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Sous vide crispy skinned pork belly | Recipe by sousvidetools.com

Sous vide crispy skinned pork belly

Sous vide crispy skinned pork belly Pork
  • COOK TIME: 72 Hours
  • DIFFICULTY: Easy
  • SERVES: 4

Ingredients

  • 1.4kg belly pork – skin on, hair removed, not scored, mine was without bones (though had a few small ones in it)
  • 100g salt
  • 100g sugar
  • 1 tbsp black peppercorns
  • 2L cold water
  • Chinese five spice powder
  • Groundnut oil

Method

The 4.5 day process

      1. The belly is brined for 24 hours in a standard brine mix of sugar, salt, peppercorns and water.
      2. Then it’s sprinkled with Chinese five spice (though not on the skin) before being vac sealed and poached at 62°C for 72 hours (don’t forget to top it up with water during that time, we must have added a few litres to the bath over those three days).
      3. After that I cooled it quickly, and once cool, removed it from the pouch (reserving the crystal  clear jellified pork stock surrounding the slab).
      4. I covered it with a sheet of baking paper and a chopping board and placed it in the fridge under some heavy weights for 12 hours. This pressing made it much more uniform, flat and easier to work with.
      5. Following that I scored the skin in a criss cross pattern (it looks at that stage like it has a sheet of plastic over it).
      6. Placed it onto an oven rack over the sink and poured a whole kettle of boiling water over it, this makes the scored skin really open up and steam off excess moisture in the fat, which you need to do to get crispy skin later.
      7. After patting the belly dry with kitchen paper I placed it into the fridge for a few hours to chill down and dry out further.
      8. Then it was ready to cook.

Method

      1. Into a large pot place the water, sugar, salt and peppercorns. Stir until dissolved (some recipes call for doing this warm then letting it cool, but this works just as      well) and place the pork belly into it, skin side up for 24 hours.
      2. Remove the pork from the brine and on the flesh side only, sprinkle Chinese five spice powder. Then vac seal and place into your sous vide at 62°C for 72 hours.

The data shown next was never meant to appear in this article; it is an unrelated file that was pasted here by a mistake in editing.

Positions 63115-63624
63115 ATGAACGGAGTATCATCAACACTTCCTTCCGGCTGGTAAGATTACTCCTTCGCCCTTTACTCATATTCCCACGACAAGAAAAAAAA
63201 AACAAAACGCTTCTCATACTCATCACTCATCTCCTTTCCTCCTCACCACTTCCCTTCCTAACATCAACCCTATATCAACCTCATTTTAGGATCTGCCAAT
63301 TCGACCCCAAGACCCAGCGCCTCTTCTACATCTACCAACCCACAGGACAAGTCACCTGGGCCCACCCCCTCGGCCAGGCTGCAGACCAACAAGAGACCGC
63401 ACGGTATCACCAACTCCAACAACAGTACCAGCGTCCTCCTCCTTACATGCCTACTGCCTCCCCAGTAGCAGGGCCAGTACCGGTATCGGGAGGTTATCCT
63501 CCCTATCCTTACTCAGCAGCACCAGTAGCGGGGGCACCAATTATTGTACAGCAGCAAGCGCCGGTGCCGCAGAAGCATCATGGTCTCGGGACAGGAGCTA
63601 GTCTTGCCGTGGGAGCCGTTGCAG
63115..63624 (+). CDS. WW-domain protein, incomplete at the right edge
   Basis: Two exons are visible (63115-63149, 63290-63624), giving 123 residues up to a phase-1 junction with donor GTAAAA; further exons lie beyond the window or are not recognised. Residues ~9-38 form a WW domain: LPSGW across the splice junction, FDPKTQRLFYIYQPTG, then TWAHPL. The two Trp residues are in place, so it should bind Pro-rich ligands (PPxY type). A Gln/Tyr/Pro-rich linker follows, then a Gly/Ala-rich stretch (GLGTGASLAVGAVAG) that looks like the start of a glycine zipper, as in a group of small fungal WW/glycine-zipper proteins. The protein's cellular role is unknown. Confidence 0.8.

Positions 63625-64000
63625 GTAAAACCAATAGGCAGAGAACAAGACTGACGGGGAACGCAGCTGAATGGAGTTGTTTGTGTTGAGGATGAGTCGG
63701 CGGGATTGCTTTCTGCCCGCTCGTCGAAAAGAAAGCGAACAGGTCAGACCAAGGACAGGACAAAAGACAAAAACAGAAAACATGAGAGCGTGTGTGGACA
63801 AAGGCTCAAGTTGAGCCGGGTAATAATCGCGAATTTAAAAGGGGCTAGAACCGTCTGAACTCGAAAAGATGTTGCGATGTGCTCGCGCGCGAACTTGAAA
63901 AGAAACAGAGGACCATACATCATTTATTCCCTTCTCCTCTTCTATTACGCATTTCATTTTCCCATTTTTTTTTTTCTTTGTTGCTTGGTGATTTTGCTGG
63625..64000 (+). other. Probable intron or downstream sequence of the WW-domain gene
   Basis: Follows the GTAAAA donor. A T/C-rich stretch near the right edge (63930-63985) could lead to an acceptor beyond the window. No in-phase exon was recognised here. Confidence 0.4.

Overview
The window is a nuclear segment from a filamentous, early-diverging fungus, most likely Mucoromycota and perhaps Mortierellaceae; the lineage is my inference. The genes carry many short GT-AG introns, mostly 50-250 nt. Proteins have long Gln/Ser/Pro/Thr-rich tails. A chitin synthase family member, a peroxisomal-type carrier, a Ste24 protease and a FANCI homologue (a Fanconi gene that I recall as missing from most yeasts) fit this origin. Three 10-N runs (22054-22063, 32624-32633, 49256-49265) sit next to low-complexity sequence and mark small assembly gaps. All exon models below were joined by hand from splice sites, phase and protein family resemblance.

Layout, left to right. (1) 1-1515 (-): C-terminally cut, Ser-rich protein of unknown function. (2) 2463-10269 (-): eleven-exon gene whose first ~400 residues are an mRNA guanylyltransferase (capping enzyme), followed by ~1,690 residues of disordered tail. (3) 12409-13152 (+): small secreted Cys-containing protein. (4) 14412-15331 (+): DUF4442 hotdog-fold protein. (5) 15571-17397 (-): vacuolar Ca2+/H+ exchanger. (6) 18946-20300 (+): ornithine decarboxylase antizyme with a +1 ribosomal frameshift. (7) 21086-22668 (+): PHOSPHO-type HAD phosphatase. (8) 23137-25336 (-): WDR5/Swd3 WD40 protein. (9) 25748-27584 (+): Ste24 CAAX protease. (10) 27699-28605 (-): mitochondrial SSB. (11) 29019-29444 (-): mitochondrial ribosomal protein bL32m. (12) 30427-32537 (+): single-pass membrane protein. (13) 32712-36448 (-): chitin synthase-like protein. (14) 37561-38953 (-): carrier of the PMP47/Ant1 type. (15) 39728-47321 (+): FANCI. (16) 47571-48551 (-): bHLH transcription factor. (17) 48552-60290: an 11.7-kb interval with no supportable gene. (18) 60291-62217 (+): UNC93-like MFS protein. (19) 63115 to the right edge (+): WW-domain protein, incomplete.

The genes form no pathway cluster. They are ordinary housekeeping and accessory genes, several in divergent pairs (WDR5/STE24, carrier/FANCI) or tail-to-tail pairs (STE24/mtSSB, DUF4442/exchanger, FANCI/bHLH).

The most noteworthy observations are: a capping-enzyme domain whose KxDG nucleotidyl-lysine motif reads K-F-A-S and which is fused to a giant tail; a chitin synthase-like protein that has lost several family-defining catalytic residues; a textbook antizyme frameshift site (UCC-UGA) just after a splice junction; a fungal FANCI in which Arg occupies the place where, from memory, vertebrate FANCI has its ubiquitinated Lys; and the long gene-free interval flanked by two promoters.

3. Remove it from the sous vide and cool down in an ice bath or under a cold running tap for a good 15 minutes. Open the pouch and remove all the clear pork gelatin off from ound the slab, reserving it for another recipe (I will be blogging my sous vide pork belly with dashi and pork consomme with noodles shortly,      and it’s made for that).
      4. Transfer the slab to a plate then cover with greaseproof paper and a chopping board and weigh down in the fridge (I used some large tins and jars, a mortar would work too) leave for 12 hours.
      5. Take out of the fridge and score the skin diagonally with a sharp knife, cutting into the fat beneath the skin but not the flesh.
      6. Place the pork onto a wire or oven rack and suspend over the sink, then pour a full kettle of boiling water over the skin. Leave the pork there for 10 minutes as the steam steams off and the crosses open right up.
      7. Pat dry with kitchen paper to get rid of all the moisture on the surface and place back into the fridge for a few hours to chill down and dry out further.
      8. Preheat your oven to 220°C.
      9. Remove the pork from the fridge and cut into cubes as large as you like, then sprinkle the skin of each cube with a little five spice and more salt.
      10. Place 1cm groundnut oil into a saucepan (the higher the sides of the pan the better – this next bit will spit a lot) and heat it up on a high heat. After 5 minutes heating up place the cubed pork in there skin side down, cook for 2 to 3 minutes – you’re wanting it to get a rich golden colour. Then turn the dice over on all sides for a further minute.
      11. Remove all the cubes and place them onto a baking sheet, skin side up and place into the hot oven for 4 minutes to cook through and really crisp up the top.
      12. Remove and eat. We ate our belly with jasmine rice, and Chinese stir fried vegetables and dried scallops with a ginger and garlic infusion.

Published with the kind permission of http://thekitchenalchemist.co.uk/

 

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